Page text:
disadvantages of third-country migrant women.
A novel contribution of the present study to the literature on migrant disadvantage is its
consideration of underemployment (involuntary part-time employment) and short-term
(temporary-contract) employment. Underemployment and temporary-contract
employment are especially important for evaluating migrant women’s disadvantage in the
‘new’ migrant-receiving countries of Southern Europe, as both these forms of employment
disadvantage are common in those countries. They are also consistently more prevalent
among third-country migrant women than among native-born women in these countries.
Underemployment is not only more common among migrant women than among nativeborn women. It is also more common among migrant women than migrant men. Taking
into account underemployment accordingly accentuates the ‘gender disadvantage’
dimension of migrant women’s ‘double disadvantage’ in both old and new migrantreceiving countries. This is seen in Figure 2, where we sum proportions unemployed or
underemployed of the labour forces of migrant women, native-born women and migrant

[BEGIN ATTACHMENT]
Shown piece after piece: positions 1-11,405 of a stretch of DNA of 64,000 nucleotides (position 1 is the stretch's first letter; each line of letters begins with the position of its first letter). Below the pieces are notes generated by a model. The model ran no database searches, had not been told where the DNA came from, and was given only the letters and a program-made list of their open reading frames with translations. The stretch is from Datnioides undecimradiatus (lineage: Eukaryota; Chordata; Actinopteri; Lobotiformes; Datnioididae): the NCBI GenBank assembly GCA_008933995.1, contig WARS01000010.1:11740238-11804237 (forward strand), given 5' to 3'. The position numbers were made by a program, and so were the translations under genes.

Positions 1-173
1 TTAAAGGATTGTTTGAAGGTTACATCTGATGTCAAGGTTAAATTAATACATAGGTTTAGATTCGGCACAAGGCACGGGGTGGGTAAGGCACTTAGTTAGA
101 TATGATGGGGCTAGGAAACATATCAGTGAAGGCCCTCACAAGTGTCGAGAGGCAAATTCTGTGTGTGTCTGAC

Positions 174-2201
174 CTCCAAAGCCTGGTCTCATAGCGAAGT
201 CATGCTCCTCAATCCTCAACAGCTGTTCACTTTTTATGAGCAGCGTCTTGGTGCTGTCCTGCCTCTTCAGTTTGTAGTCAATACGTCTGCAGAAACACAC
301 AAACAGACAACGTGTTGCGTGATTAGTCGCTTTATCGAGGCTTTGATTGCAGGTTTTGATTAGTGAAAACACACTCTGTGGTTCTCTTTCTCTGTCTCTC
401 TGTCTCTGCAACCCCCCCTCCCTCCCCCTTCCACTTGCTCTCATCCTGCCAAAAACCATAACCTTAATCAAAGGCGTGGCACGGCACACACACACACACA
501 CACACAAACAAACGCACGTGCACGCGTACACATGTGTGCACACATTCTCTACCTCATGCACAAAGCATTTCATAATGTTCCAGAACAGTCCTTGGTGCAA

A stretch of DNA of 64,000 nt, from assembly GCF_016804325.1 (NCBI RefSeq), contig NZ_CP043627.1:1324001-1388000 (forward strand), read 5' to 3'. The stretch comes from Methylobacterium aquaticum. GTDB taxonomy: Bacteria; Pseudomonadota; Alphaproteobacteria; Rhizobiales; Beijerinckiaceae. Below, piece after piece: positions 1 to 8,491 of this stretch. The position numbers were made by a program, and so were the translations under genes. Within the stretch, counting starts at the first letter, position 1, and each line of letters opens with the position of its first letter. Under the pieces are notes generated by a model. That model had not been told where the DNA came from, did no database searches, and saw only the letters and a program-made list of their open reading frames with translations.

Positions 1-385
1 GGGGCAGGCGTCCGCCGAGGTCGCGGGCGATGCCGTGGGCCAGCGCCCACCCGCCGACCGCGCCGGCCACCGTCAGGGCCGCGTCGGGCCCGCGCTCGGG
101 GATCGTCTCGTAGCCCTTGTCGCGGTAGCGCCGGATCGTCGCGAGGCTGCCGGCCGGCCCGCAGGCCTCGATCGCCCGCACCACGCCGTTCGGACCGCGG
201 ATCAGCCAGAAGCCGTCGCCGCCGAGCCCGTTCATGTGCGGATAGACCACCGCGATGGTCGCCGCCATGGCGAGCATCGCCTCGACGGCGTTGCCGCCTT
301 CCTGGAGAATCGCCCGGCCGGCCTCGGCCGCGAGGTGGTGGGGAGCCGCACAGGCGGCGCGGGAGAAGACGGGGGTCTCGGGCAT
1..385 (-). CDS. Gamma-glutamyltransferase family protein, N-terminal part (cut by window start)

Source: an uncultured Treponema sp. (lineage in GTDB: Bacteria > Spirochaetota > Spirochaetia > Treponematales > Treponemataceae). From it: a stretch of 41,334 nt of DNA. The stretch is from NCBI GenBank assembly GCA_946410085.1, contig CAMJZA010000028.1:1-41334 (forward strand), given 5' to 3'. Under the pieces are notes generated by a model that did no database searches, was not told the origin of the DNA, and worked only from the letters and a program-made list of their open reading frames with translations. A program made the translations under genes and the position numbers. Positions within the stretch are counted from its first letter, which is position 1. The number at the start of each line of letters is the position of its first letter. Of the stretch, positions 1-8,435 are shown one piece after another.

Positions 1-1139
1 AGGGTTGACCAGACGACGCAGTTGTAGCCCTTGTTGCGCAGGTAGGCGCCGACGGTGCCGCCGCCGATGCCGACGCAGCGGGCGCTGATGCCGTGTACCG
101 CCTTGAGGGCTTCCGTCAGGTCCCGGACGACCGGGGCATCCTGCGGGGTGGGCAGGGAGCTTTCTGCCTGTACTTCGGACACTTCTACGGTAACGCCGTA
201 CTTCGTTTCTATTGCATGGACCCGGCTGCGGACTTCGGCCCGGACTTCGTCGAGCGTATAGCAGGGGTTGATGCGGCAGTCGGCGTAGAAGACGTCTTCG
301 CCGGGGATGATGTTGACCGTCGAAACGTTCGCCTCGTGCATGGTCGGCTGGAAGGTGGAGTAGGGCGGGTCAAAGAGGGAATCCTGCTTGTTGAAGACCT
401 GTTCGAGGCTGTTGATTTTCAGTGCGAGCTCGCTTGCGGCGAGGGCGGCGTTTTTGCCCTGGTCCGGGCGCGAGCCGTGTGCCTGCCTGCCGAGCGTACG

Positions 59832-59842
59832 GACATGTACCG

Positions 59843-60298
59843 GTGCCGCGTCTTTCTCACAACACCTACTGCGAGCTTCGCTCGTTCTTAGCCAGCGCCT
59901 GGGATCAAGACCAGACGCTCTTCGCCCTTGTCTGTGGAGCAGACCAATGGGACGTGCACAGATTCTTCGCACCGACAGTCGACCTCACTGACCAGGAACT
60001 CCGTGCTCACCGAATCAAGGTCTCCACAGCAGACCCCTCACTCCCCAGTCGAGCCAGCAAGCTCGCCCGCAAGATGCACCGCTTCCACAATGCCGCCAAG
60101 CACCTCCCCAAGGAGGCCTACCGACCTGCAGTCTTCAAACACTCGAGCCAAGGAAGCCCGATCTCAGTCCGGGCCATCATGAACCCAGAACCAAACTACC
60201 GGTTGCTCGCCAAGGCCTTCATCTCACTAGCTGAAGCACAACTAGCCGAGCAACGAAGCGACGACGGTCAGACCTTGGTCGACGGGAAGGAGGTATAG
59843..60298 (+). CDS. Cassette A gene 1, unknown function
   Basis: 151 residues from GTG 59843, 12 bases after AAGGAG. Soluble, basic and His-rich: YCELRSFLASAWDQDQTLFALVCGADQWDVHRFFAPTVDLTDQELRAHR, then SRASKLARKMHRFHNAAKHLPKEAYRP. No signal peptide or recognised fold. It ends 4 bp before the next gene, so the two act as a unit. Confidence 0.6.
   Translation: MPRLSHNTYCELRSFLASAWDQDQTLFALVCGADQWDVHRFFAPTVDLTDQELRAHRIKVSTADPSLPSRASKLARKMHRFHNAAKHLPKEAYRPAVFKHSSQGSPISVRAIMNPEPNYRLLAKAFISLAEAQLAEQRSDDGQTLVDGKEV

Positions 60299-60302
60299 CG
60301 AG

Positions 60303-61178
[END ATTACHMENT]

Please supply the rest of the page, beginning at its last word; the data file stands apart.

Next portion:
men.
xviii
unemployed or underemployed % of labour force
U
ni
te
d
K
i
N ngd
et
he om
rla
nd
Lu Au s
xe st
m ria
bo
ur
Fr g
an
B ce
el
gi
um
Figure S2: Unemployment or underemployment as a proportion of the third-country migrant labour
force of women and men and of native-born women, 2005
third-country migrant women
native-born women
third-country migrant men
40.0%
35.0%
30.0%
25.0%
20.0%
15.0%
10.0%
5.0%
C
yp
C
ze H rus
ch un
R gar
ep y
ub
lic
P
or
tu
ga
S l
pa
G in
re
ec
e
D
en
m
S ark
w
ed
en
0.0%
Source: EU LFS 2005
Temporary-contract employment is a further source of migrant women’s employment
disadvantage. The highest proportions of temporary-employment contracts among
employed migrant women are seen in the ‘new’ migrant-receiving countries of Southern
Europe, and in Cyprus and the Czech Republic in the Accession group. In both Spain and
Cyprus more than half of employed migrant women have temporary contracts. Of the ‘old’
migrant-receiving and Nordic countries, only in Sweden do migrant women have a high
proportion with temporary-employment contracts. Migrant women’s disadvantage on the
temporary-contract employment measure is related mostly to the migrant dimension.
Regarding the gender dimension, very similar proportions of migrant women and migrant
men are in temporary-contract employment in most of the countries analysed.
This results in a consistent ‘double disadvantage’ conclusion for migrant women in the
‘new’ migrant-receiving countries: ‘unemployment and underemployment’ is more
prevalent among migrant women than among native-born women, and is more prevalent